HST117: The Making of the Twentieth Century
20 credits (semester 2)
This course looks back at key developments in the political, social and cultural history of the twentieth century. Its aim is to broaden students´ views of twentieth-century history by highlighting the ways in which barbarism and civilising forces went hand in hand in forging twentieth-century history. Rather than proceeding purely chronologically, this module focuses on a series of key themes that have shaped twentieth-century history, such as, for example, globalisation and fragmentation; revolutions; the political, social and cultural history of war; and democracy and mass politics. Each topic is introduced by a series of four lectures given by a subject specialist. An accompanying seminar programme allows for the in-depth discussion of specific issues and case studies.
Teaching and Assessment
The course will be taught through twice-weekly lectures and compulsory weekly seminars. Further guidance is provided in the module course booklet, available through MOLE.
Information on assessment can be found at: http://www.sheffield.ac.uk/history/current_students/undergraduate/assessment/level1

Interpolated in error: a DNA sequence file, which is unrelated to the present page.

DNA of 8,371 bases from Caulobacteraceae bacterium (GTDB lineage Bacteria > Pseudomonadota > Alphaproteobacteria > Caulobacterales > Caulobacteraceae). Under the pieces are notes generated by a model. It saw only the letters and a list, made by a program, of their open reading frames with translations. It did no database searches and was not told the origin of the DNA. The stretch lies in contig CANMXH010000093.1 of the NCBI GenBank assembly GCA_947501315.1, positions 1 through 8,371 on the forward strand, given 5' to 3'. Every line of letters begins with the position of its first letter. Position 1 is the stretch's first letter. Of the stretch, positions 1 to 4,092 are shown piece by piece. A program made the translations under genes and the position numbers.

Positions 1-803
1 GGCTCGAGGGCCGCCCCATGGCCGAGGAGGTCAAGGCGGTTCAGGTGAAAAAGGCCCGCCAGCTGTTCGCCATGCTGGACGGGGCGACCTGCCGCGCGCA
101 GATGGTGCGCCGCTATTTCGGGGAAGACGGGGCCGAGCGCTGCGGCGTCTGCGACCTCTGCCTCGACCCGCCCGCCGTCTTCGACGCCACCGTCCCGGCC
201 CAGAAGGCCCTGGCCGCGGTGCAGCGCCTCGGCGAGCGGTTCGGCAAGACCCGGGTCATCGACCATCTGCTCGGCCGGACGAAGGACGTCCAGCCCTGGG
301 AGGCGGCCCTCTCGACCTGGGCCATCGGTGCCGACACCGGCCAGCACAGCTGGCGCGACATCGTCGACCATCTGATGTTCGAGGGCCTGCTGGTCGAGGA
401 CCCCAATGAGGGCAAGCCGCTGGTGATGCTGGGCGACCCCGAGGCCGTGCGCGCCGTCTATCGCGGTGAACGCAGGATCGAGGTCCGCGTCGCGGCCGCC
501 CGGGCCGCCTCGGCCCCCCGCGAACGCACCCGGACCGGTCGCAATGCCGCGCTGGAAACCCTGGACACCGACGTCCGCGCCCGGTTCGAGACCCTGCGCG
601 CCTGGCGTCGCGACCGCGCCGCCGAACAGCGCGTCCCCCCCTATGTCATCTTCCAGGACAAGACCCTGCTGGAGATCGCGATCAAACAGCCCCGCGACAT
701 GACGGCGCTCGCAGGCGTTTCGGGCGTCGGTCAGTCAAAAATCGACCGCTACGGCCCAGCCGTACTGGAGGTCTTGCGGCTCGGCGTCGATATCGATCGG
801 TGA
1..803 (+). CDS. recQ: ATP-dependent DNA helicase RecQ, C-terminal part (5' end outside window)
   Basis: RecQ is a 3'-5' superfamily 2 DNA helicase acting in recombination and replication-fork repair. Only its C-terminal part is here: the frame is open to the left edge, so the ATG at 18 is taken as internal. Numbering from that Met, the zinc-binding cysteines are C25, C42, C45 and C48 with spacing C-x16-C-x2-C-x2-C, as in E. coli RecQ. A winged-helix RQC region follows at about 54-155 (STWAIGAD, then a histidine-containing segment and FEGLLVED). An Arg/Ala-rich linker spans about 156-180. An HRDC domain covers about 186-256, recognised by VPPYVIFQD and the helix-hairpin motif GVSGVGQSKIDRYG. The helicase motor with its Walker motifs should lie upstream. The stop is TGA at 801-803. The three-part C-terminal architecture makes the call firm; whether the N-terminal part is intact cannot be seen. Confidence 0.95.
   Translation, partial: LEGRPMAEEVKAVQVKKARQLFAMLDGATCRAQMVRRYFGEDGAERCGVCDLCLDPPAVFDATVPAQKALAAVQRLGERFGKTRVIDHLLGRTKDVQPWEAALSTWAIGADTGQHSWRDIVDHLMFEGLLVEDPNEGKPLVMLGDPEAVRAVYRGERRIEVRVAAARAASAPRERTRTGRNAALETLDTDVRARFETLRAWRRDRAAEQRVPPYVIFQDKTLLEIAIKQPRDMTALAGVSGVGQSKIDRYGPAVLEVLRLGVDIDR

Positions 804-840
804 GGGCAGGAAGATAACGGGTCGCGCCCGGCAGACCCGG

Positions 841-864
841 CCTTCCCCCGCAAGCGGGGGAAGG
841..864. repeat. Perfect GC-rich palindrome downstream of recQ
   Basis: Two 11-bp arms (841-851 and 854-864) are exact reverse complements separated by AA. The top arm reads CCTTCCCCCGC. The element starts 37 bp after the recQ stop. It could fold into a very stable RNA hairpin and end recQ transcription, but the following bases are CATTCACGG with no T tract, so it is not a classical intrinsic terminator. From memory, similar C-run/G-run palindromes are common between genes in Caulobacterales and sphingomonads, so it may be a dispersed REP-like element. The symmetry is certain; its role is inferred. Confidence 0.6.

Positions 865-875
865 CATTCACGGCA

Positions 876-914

There is no single textbook for this course that deals with all the issues discussed. Eric Hobsbawm, Age of Extremes: The Short Twentieth Century, 1914-1991 (London, Abacus, 2000) is probably the best one-volume introduction.
Two paperback volumes are recommended as introductory and reference works for the module:
- Richard W. Bulliet, Columbia History of the Twentieth Century (New York: Columbia University Press, 1998) (recommended)
- Michael Howard and William Roger Louis ed., The Oxford History of the Twentieth Century (Oxford, 2000) (recommended)
Other texts which might be of some use in studying the period include:
- Mark Mazower, Dark Continent (London, 1999)
- David Reynolds, One World Divisible: A Global History since 1945 (London, 2000)
- J. M. Roberts, A History of the Twentieth Century (London, 2000)
- Bernard Wasserstein, Barbarism and Civilization. A History of Europe in Our Time (Oxford, 2007)
Intended Learning Outcomes
Students who complete this module will have developed:
- A nuanced understanding of the broad forces that shaped the history of the twentieth century;
- Their ability to present material in weekly seminars and participate in informed debate with peers and tutor;
- Their ability to master basic research and writing skills in researching and writing informed, well-structured analytical essays on key topics;
- Their ability to use various forms of information technology for academic purposes;
- Their ability to analyse short extracts from primary documents and critically to evaluate secondary works on related topics;
- Their ability to write informed and cogent essays under pressure of time.